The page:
Appendix A: Operator Precedence in Java

Java has well-defined rules for evaluating expressions, including operator precedence, operator associativity, and order of evalution. We describe each of these three rules.

Precedence order.

Operator precedence specifies the manner in which operands are grouped with operators. For example, 1 + 2 * 3 is treated as 1 + (2 * 3), whereas 1 * 2 + 3 is treated as (1 * 2) + 3 because the multiplication operator has a higher precedence than the addition operator. You can use parentheses to override the default operator precedence rules.


When an expression has two operators with the same precedence, the operators and operands are grouped according to their associativity. For example 72 / 2 / 3 is treated as (72 / 2) / 3 since the division operator is left-to-right associate. You can use parentheses to override the default operator associativity rules.

Most Java operators are left-to-right associative. One notable exception is the assigment operator, which is right-to-left associative. As a result, the expression x = y = z = 17 is treated as x = (y = (z = 17)), leaving all three variables with the value 17. Recall that an assignment statement evaluates to the value of its right-hand side. Some operators are not associative. For example, the expressions (x <= y <= z) and x++-- are invalid.

Precedence and associativity of Java operators.

The table below shows all Java operators from highest to lowest precedence, along with their associativity. Most programmers do not memorize them all, and even those that do still use parentheses for clarity.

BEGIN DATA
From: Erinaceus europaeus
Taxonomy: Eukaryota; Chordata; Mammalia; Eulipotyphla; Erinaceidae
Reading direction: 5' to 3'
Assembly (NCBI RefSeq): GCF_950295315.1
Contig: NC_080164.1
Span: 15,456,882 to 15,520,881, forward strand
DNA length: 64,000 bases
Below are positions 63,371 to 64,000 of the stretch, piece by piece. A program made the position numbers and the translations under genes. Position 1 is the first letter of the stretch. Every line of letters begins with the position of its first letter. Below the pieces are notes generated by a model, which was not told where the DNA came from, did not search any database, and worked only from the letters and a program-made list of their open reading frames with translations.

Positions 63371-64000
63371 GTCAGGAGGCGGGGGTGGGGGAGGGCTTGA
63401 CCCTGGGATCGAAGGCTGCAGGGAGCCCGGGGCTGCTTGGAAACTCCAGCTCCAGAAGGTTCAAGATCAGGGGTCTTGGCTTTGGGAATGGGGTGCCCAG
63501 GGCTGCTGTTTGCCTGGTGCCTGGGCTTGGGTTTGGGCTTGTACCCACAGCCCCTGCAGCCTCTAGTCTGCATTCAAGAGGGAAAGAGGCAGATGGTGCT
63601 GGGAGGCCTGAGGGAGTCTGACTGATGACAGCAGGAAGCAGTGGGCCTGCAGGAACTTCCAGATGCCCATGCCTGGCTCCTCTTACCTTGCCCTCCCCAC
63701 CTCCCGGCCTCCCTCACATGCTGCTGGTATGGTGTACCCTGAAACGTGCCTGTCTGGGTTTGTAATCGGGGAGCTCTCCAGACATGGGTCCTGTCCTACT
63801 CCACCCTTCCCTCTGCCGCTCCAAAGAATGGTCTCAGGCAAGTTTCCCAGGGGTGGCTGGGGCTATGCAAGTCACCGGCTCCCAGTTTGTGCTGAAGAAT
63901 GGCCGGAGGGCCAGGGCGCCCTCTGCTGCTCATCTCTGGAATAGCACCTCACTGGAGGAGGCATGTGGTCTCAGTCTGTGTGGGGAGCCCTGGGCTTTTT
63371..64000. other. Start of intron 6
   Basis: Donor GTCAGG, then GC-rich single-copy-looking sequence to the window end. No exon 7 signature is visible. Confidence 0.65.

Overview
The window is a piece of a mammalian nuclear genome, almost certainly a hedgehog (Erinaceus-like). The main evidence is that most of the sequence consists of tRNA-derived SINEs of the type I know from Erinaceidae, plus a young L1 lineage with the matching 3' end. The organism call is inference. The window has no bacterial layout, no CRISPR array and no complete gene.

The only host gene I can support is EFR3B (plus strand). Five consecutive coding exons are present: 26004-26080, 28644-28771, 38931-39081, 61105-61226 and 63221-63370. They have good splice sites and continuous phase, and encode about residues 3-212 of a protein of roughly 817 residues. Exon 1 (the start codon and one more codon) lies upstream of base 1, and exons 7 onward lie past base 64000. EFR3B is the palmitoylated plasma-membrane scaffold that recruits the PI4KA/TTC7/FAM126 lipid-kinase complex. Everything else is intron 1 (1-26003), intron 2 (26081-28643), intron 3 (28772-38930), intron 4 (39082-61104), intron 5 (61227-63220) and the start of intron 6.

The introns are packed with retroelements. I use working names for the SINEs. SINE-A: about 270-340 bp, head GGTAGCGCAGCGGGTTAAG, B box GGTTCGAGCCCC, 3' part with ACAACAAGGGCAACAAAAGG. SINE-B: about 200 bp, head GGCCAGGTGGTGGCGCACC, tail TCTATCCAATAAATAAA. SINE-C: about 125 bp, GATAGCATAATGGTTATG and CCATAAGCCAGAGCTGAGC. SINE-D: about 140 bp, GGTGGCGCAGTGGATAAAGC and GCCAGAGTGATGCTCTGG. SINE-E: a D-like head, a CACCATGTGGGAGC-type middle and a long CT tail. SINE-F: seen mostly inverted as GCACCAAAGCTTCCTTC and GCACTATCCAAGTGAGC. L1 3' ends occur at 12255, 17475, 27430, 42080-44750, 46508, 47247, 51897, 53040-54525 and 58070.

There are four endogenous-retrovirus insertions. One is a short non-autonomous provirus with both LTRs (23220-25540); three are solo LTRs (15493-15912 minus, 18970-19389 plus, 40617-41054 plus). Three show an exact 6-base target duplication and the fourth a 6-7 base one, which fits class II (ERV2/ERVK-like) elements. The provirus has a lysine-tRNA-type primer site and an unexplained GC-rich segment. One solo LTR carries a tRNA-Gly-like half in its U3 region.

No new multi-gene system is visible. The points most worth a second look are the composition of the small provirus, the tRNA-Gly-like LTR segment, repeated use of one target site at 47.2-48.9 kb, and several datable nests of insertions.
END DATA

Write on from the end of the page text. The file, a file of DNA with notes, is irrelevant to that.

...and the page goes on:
Level Operator Description Associativity
16 []
array access
member access
15 ++
unary post-increment
unary post-decrement
14 +
unary plus
unary minus
unary logical NOT
unary bitwise NOT
unary pre-increment
unary pre-decrement
13 ()
object creation
12 * / % multiplicative left-to-right
11 + -
string concatenation
10 << >>
shift left-to-right
9 < <=
> >=
relational left-to-right
8 ==
equality left-to-right
7 & bitwise AND left-to-right
6 ^ bitwise XOR left-to-right
5 | bitwise OR left-to-right
4 && logical AND left-to-right
3 || logical OR left-to-right
2 ?: ternary right-to-left
1  =   +=   -=
*=   /=   %=
&=   ^=   |=
<<=  >>= >>>=
assignment right-to-left
0 ->
lambda expression arrow right-to-left

You'll find different, but equivalent, operator precedence tables on the web and in textbooks. They disagree in inconsequential ways because some operators cannot share operands, so their relative precedence order does not matter (e.g, new and !). There is no explicit operator precedence table in the Java Language Specification. Instead, the operator precedence and associativity rules are inferred via the grammar that defines the Java language.

Order of operand evaluation.

Associativity and precedence determine in which order Java groups operands and operators, but it does not determine in which order the operands are evaluated. In Java, the operands of an operator are always evaluated left-to-right. Similarly, argument lists are always evaluated left-to-right. So, for example in the expression A() + B() * C(D(), E()), the subexpressions are evaluated in the order A(), B(), D(), E(), and C(). Although, C() appears to the left of both D() and E(), we need the results of both D() and E() to evaluate C(). It is considered poor style to write code that relies upon this behavior (and different programming languages may use different rules).

Short circuiting. Java always evaluates every operand of an operator (except &&, ||, and ?:) before the operation is performed. However, for the && and || operators, Java does not evaluate the second operand unless it is necessary to resolve the result. This allows statements like if ((s != null) && (s.length() < 10)) to work reliably. Programmers rarely use the non short-circuiting versions (& and |) with boolean expressions.

Precedence order gone awry.